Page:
DevSummit 2019 Talk: Augmented Reality Paired with Computer Vision

Argis Solutions’ CEO Brady Hustad presented on computer vision and augmented reality and how to use the Open Computer Vision Library with ArcGIS at Esri’s 2019 DevSummit. 

By Alyssa Grant 

At Esri’s 2019 DevSummit held in Palm Springs, CA on March 5-8, machine learning and ArcGIS REST JS created a big buzz. Another hot topic among DevSummit attendees was how developers are switching to 4X JavaScript libraries, which allows for more 3D capability and better functionality. This conference is the annual opportunity for Esri’s expert developers to share their technical knowledge with other software developers to help them write better code, build better systems, and create state-of-the-art apps that utilize ArcGIS mapping technology. While there are 8 rooms simultaneously hosting a full daily schedule of talks, there’s also a little time for dodgeball and beer!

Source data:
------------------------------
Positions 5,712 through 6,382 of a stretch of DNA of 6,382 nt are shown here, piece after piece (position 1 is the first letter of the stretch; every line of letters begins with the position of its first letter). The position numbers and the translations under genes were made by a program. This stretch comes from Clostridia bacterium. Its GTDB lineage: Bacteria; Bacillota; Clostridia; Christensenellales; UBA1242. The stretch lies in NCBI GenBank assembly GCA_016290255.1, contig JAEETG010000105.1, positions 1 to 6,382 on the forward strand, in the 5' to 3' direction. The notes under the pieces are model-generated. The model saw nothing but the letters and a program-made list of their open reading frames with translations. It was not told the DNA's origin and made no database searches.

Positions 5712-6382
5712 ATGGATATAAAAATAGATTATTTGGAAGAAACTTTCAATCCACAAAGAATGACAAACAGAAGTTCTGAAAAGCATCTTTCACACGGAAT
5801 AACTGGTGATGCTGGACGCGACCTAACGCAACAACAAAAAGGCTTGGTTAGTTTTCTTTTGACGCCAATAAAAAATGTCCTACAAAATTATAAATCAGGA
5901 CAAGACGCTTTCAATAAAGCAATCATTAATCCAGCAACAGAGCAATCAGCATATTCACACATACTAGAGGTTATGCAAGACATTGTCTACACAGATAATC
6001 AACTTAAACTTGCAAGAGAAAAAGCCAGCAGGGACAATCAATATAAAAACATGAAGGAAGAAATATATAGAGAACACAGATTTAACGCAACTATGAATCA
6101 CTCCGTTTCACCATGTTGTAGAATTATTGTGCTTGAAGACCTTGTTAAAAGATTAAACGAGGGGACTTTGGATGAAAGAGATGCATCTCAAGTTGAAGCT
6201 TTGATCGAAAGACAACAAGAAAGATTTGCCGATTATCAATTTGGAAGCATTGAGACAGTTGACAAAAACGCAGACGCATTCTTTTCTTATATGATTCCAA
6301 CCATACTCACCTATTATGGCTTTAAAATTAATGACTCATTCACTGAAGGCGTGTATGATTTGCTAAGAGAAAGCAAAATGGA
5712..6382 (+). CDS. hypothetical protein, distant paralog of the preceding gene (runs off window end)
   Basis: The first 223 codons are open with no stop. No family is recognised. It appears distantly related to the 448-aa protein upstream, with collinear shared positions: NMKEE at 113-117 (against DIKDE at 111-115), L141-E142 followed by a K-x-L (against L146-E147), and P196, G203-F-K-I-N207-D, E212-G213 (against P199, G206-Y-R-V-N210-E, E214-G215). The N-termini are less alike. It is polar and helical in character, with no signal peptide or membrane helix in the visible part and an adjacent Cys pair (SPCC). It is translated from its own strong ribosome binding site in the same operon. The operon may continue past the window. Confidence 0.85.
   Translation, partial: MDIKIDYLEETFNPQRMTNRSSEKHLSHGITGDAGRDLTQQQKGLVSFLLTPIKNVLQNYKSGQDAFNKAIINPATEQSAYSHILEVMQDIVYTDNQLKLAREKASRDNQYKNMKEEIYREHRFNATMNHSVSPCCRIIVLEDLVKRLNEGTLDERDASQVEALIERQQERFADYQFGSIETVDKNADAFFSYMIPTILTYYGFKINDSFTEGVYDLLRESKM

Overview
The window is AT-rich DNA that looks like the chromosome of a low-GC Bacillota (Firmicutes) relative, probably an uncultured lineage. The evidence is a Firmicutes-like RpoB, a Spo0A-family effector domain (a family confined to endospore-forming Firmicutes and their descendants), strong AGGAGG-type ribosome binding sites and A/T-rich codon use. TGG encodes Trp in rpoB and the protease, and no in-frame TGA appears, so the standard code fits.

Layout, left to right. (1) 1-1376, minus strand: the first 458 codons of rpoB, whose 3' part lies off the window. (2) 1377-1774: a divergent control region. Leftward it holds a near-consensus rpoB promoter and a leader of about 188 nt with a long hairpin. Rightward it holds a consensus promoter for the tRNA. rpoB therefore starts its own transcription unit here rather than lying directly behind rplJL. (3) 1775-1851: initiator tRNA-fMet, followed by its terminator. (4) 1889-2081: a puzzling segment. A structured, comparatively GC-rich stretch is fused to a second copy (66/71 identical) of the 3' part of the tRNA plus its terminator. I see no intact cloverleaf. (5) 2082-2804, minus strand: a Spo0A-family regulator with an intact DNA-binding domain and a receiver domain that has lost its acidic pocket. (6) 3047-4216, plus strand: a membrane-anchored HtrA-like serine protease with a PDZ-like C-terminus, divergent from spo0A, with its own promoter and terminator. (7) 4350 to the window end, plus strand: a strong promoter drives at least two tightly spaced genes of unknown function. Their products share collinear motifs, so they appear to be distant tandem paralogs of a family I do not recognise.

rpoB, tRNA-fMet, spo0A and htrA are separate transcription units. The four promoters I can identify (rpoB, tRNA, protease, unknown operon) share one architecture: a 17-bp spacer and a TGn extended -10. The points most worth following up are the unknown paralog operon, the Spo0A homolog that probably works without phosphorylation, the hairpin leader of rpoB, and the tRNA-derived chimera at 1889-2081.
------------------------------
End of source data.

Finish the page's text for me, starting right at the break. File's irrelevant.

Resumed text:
Argis Solutions’ CEO Brady Hustad had the honor of sharing how to integrate computer vision and Esri, explaining how to use the Open Computer Vision Library (Open CV) with ArcGIS. The presentation covered the technical setup of Open CV, some interesting tips on how to successfully connect it to ArcGIS, and coding tips that will help Open CV function properly for developers interested in using computer vision in their next project. Reflecting on his talk, Hustad remarked, “It was exciting to see how people are getting creative and how computer vision and machine learning are impacting the way they are doing business. People are seeing ways to go beyond doing maps and creating systems software.”